On Monday, CNN reported that someone had successfully prank emailed several White House officials, duping them into thinking that they were corresponding with other staff members. The prank, while intriguing in terms of providing insight into the communication styles of White House staffers, also raised concerns about possible cyber security implications.
The prankster used the "spear phishing" technique to con former White House communications director Anthony Scaramucci, Ambassador to Russia-designate Jon Huntsman Jr., Homeland Security adviser Tom Bossert, and Donald Trump Jr. into thinking they were communicating with other White House officials.
CNN broke the news of the prank emails after receiving copies of them from the "prankster" himself. The prankster tweets under the handle @SINON_REBORN and is reportedly based out of the United Kingdom. He seemingly uses Twitter to share his email pranks with his nearly seven thousand followers.
The email exchange with Scaramucci, who thought he was communicating with Trump's former chief of staff Reince Priebus, was perhaps the most colorful. In one email, the "fake Priebus" very bluntly criticized Scaramucci for a tweet he had published regarding the media. Scaramucci responded with an ominously warning: "You know what you did. We all do. Even today. But rest assured we were prepared. A Man would apologize."
Another subsequent exchange also took place between the former communications director and "fake Priebus" in which Scaramucci directed Trump's former chief of staff to read Shakespeare and Othello and again warned that he "knew what he [Priebus] did."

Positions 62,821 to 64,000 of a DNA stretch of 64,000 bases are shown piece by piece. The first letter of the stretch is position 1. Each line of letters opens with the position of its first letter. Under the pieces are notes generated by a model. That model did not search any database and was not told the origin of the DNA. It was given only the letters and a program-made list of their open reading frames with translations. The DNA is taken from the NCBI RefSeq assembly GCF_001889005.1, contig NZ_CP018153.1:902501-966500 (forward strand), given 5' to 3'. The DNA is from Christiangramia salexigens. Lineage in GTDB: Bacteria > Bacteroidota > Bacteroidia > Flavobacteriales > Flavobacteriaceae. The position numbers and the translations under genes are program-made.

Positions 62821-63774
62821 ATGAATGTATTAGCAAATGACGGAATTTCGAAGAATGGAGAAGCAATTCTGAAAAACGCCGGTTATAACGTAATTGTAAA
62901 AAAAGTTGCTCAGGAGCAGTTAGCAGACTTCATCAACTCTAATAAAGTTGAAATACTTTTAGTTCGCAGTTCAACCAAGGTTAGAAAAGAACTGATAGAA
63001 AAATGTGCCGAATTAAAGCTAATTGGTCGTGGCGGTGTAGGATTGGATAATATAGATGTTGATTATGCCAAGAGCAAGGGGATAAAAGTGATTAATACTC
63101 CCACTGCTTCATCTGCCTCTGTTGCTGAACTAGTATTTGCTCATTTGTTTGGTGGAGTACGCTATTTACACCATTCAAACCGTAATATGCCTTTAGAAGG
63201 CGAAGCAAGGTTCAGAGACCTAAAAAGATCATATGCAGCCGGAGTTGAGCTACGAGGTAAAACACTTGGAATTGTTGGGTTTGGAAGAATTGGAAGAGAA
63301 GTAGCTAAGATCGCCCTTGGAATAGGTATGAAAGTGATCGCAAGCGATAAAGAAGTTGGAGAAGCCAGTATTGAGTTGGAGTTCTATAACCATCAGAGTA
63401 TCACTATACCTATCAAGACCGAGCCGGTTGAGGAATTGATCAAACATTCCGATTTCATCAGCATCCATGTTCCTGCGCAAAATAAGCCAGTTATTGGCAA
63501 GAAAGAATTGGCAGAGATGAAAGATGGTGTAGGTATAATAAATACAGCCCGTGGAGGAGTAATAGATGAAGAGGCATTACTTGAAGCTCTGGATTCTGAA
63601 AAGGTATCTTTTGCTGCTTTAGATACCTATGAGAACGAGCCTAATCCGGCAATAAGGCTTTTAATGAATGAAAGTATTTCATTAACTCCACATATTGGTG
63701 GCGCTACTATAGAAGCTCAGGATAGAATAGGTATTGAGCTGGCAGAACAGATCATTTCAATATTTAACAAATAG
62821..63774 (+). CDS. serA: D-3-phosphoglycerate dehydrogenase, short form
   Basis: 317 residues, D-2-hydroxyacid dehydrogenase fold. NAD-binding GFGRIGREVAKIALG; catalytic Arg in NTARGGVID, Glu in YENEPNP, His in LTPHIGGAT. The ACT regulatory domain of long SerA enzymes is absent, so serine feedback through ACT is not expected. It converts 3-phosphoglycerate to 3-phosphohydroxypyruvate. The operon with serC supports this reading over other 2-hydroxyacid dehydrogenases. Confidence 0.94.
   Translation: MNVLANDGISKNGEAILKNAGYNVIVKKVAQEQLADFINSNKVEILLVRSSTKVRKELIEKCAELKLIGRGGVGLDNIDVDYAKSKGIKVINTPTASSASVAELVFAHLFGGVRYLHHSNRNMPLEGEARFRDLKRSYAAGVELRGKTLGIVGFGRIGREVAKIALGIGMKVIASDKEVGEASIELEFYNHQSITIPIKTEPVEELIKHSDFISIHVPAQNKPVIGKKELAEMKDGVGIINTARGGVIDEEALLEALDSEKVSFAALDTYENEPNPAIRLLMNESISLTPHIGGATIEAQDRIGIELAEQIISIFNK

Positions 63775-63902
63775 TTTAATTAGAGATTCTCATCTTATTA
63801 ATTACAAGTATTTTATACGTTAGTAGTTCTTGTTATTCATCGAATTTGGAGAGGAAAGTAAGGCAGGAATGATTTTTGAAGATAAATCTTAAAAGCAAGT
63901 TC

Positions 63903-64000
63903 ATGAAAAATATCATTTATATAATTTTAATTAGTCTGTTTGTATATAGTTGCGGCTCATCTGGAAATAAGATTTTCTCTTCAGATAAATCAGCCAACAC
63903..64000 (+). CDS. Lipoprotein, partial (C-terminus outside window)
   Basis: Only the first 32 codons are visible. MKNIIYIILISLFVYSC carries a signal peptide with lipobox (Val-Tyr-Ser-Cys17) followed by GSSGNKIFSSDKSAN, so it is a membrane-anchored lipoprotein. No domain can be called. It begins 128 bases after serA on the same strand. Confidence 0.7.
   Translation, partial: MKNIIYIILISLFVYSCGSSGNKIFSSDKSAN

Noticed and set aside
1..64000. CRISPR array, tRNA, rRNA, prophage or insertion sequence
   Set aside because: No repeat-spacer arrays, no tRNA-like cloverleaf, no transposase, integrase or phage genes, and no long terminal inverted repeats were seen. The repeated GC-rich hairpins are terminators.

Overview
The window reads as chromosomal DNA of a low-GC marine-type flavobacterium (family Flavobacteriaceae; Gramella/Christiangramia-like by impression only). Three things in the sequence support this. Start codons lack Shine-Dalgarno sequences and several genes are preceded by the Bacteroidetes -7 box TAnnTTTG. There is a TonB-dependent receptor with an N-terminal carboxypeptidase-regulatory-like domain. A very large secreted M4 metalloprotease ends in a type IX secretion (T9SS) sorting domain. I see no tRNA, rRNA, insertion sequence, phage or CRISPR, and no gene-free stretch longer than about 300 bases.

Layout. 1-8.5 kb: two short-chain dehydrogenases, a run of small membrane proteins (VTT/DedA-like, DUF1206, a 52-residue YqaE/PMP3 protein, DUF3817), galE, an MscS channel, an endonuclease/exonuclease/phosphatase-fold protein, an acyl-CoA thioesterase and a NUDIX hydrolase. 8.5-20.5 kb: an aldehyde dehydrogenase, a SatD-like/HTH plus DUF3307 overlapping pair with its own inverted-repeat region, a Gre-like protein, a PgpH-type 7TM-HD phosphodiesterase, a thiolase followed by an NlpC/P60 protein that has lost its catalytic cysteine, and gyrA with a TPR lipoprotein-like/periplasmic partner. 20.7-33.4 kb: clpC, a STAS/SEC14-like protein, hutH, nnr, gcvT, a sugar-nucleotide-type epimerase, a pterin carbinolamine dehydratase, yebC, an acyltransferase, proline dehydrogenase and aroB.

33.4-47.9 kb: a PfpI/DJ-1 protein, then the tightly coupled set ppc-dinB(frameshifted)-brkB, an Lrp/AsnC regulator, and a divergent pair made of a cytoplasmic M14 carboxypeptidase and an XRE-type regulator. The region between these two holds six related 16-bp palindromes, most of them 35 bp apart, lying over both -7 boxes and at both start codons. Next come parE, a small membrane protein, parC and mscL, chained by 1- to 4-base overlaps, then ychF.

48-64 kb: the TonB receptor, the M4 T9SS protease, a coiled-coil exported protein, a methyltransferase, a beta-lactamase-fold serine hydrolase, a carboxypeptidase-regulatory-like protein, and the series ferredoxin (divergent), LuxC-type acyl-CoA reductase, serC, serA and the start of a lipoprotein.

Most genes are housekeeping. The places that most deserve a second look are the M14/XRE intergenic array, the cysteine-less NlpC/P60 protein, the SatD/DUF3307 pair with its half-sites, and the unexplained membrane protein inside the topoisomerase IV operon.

Posing as Trump's son-in-law Jared Kushner, the prankster also invited Bossert to a party, which he graciously accepted. He also pretended to be Trump's son, Eric, when writing to Huntsman. The real Huntsman thanked the "fake Eric" for his "thoughtful" note and reflected on his upcoming Russia assignment.
Interestingly, the only person who appeared to catch on to the ruse early on was Trump's son Eric, who received an email from the prankster as his brother, Donald Trump Jr. Eric subsequently reported the email to law enforcement officials.
White House officials have acknowledged that the hacking incidents did indeed occur and said they are looking into the matter. White House Press Secretary Sarah Huckabee Sanders told CNN, "We take all cyber related issues very seriously and are looking into these incidents further."
The intentions of the prankster's intentions do not appear to be truly malicious and no links were clicked on in the emails that could have subjected the recipients to further hacking, CNN reported. However, the incident has raised questions about cyber security weaknesses in the White House.
Moreover, the fact that Bossert, who in addition to his role as Homeland Security adviser also serves as the U.S. cyber security chief, was still duped by this prankster's email is worrisome — especially considering that in the future cyber attacks could be far less innocuous.
According to Market Watch, malicious spear-phishing incidents can have extensive negative ramifications because they allow hackers to access a user's private computer and networks. For example, last year a spear-phishing attack on John Podesta, Hillary Clinton's former campaign chairman, resulted in the publication of several damaging emails on Wikileaks.
Overall, while the recent White House email prank appeared to thankfully be fairly innocent, the fact that it even occurred at all should be taken very seriously, as it means a far less innocent type of attack could potentially occur in the future. Hopefully the lessons learned from this cyber "prank" are not lost on the administration.